5.3.1 c CYLD is a deubiquitinase that preferentially removes K63-Ub and M1-Ub from target proteins [82, 83]. CYLD has been identified as a tumor suppressor on account of its loss-of-function correlating to a number of cancers including melanoma [53, 84]. In addition to gene deletion and mutation, CYLD is downregulated by Snail1 at the transcriptional level and by microRNAs including mir-186 and mir-767 at the post-transcriptional level [85, 86]. Furthermore, CYLD is subject to proteolytic inactivation by MALT1, a paracaspase known to promote melanoma growth and metastasis through JNK/c-Jun signaling pathway [87]. CYLD exhibits anti-oncogenic effects by regulating cell proliferation, angiogenesis, and tumor cell differentiation [88].

CYLD inhibits K63-Ub of a plethora of target proteins. Among these are Bcl3, TRAF2/6, Tak1, plk1, lck, HDAC6, Dvl, and c-Jun/c-Fos AP1 subunits [89, 90, 91, 92, 93]. In the absence of CYLD, Bcl3 along with NF-κB is recruited to the Cyclin D1 promoter to facilitate its transcription to induce G1 to S cell cycle progression. CYLD inhibits JNK activation and expression of the β1-integrin in non-melanoma and melanoma cells with a corresponding decrease in cell proliferation and increase in apoptosis [88, 89]. On the other hand, CYLD regulates cell motility via inhibition of HDAC6-mediated deacetylation of tubulin and cortactin, by directly binding to the catalytic domain of HDAC6 [94, 95].

EMT and metastasis are orchestrated by an array of gene regulators, such as TWIST1/2, SNAIL1/2, ZEB1/2 and FOXC2 [96]. Snail1-mediated suppression of CYLD is crucial for melanoma progression and metastasis [97]. CYLD regulates EMT by facilitating the maintenance of E-Cadherin expression and inhibiting N-Cadherin expression in melanoma [84]. E-cadherin is a crucial protein facilitating cell-cell adhesion, maintaining cytoskeletal stability and regulating cell polarization. Germline mutations in E-cadherin predispose individuals to a higher risk of breast and gastric cancers [98]. E-cadherin appeared downregulated in melanoma predominantly due to the alterations in the tumor microenvironment rather than genetic mutations as reported in some gynecological cancers [99]. Loss of E-cadherin expression/function increases melanocyte proliferation due to impaired interaction with keratinocytes [100]. When melanocytes are cultured in vitro, in the absence of the basal keratinocytes, they not only display increase in doubling time but also begin expression of melanoma-related markers such as β3-integrin, MUC18, melanotransferrin, and other growth factor receptors. These melanocytes regain their normal phenotype when co-cultured with keratinocytes [100]. E-cadherin also regulates the activation of β-catenin, c-Myc and Cyclin D1.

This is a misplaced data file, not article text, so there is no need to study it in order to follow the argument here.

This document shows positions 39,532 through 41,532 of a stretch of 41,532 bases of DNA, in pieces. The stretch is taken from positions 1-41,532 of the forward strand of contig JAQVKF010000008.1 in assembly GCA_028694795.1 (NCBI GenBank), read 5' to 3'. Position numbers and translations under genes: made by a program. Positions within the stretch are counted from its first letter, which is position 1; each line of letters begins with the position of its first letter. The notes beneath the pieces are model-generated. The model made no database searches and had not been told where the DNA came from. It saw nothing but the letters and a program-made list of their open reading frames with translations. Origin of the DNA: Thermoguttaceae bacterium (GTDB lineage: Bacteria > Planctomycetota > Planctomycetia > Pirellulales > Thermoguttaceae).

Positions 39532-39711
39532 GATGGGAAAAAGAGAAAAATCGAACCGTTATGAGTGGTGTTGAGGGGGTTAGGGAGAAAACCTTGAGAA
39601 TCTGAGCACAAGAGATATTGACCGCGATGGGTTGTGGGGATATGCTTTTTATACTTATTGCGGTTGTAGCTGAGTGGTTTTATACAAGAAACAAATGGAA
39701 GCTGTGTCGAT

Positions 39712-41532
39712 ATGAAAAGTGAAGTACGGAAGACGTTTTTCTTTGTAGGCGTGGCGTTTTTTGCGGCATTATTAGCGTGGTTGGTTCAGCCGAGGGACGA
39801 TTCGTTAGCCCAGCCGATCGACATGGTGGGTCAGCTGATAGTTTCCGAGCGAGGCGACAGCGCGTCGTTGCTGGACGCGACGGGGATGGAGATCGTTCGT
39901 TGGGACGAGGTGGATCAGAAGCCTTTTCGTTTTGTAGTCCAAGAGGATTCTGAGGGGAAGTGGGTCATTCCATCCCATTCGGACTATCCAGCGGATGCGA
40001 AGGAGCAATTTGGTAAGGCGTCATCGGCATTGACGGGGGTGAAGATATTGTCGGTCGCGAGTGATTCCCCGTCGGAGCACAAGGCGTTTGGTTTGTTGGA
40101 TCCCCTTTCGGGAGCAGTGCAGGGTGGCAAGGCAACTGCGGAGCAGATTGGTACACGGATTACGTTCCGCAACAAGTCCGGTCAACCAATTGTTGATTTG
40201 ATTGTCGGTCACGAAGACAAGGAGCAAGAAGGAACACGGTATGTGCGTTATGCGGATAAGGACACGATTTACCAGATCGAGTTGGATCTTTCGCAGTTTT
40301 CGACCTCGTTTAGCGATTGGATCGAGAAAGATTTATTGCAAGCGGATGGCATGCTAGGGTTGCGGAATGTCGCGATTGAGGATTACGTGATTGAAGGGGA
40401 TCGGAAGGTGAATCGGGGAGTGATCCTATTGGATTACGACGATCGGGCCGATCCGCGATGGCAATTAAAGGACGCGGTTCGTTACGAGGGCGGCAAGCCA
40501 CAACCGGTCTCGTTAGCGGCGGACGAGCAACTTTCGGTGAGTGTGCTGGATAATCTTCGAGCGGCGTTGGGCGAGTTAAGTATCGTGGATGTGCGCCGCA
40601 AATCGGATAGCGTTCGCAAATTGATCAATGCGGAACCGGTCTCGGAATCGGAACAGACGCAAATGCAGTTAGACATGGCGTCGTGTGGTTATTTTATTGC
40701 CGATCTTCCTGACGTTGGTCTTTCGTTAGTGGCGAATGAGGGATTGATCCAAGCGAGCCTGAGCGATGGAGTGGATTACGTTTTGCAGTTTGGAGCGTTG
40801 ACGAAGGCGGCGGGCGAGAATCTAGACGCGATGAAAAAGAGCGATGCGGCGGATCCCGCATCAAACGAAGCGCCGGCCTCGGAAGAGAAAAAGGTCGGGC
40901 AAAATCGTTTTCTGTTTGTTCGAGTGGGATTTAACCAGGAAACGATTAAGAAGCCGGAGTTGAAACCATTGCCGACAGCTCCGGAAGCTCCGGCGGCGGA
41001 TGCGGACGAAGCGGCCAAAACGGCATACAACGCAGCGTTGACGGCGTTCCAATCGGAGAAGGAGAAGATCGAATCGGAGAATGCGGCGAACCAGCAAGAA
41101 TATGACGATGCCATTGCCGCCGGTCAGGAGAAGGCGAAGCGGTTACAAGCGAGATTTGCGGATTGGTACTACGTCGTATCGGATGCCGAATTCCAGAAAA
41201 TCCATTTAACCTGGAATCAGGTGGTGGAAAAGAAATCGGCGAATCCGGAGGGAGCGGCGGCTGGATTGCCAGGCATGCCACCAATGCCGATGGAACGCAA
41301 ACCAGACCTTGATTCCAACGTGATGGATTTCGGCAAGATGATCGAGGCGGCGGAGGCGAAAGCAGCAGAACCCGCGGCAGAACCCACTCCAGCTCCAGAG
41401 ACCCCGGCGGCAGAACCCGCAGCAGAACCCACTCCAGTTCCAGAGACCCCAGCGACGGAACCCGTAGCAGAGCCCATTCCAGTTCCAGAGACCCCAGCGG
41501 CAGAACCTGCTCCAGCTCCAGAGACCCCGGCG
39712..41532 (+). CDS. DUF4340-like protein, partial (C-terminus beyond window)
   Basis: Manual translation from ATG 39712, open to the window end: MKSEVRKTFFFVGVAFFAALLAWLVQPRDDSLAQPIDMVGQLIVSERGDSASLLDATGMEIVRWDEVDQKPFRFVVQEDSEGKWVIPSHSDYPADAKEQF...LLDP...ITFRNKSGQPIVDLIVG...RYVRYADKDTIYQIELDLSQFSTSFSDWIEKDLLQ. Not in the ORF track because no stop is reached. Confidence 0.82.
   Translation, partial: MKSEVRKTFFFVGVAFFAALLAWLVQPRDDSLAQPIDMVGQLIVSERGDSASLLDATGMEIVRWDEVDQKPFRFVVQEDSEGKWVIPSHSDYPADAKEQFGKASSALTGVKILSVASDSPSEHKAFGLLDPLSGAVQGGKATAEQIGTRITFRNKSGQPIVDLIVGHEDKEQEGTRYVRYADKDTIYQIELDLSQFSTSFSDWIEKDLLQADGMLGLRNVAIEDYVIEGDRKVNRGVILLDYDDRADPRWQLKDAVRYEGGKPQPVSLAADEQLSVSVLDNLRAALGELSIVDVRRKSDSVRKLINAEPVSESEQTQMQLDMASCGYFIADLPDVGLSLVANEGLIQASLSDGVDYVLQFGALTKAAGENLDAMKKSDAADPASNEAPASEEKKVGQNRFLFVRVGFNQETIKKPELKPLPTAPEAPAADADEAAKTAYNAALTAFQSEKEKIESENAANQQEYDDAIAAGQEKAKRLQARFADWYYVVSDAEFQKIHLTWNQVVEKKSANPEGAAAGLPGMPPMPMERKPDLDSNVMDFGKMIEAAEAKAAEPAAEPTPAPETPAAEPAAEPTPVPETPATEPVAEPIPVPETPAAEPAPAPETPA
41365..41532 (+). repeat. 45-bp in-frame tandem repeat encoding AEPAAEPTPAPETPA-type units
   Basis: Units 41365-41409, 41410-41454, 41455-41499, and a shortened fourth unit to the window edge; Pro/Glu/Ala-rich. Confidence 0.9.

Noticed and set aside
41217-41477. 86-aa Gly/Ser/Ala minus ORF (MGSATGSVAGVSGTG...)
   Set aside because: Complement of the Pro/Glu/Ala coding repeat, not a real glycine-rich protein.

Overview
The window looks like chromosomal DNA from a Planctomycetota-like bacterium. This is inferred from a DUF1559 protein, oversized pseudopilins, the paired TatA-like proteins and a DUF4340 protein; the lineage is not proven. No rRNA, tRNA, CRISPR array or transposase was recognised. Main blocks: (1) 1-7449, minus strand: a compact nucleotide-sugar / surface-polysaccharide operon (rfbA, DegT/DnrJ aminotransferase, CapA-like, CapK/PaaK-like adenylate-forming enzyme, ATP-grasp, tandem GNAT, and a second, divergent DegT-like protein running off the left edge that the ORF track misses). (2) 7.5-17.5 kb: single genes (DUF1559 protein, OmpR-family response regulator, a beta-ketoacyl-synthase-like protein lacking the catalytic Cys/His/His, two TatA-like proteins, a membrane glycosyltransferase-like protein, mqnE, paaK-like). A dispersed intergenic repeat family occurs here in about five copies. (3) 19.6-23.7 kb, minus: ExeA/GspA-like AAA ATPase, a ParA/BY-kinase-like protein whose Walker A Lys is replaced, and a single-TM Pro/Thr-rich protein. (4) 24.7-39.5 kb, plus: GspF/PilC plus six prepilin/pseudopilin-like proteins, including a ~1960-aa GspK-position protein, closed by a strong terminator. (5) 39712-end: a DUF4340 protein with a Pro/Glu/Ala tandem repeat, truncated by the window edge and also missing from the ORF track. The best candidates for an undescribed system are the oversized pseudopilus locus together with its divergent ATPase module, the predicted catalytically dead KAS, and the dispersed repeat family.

N-cadherin is expressed in melanoblasts during embryonic development, which helps cell migration from the neural crest to the epidermis by the way of interacting with fibroblasts and endothelial cells. In adults, upregulation of N-cadherin potentiates the ability of melanoma cells to invade through the stroma and interact with the vascular endothelial cells and fibroblasts, which facilitates migration of cancer cells. N-cadherin has also been demonstrated to stabilize β-catenin thereby promoting anti-apoptotic proteins and inhibiting pro-apoptotic proteins such as Bad [101]. Normal melanocytes do not express N-Cadherin, while melanoma cells display moderate to strong expression of N-cadherin with a corresponding decrease in the expression of E-cadherin. This phenomenon termed as the ‘cadherin switching’ is a hallmark of EMT [102].